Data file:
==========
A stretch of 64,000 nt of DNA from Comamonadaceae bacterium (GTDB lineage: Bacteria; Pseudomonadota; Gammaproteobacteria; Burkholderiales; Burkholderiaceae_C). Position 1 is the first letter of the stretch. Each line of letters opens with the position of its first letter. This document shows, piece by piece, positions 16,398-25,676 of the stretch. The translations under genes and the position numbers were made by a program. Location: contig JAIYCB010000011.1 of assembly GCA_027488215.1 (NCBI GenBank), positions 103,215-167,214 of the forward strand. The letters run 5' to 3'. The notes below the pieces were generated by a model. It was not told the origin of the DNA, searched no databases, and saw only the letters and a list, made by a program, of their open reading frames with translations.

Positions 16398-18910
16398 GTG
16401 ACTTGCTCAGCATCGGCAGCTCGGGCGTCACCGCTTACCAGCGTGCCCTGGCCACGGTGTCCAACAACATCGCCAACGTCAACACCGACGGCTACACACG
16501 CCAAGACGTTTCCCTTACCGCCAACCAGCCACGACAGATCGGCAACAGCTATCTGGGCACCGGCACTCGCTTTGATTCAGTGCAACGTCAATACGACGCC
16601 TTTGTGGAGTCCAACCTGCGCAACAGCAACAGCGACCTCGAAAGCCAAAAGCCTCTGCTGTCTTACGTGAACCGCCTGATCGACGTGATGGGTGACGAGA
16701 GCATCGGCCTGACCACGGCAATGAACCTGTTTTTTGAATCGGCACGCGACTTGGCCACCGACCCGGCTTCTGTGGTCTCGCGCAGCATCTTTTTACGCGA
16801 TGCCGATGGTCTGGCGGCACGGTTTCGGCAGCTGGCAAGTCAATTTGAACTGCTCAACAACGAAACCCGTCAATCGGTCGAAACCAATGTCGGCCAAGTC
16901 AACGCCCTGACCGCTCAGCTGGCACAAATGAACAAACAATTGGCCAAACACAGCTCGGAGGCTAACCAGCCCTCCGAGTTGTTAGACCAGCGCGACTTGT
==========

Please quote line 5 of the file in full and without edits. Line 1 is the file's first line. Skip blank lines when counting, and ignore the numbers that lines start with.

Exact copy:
16501 CCAAGACGTTTCCCTTACCGCCAACCAGCCACGACAGATCGGCAACAGCTATCTGGGCACCGGCACTCGCTTTGATTCAGTGCAACGTCAATACGACGCC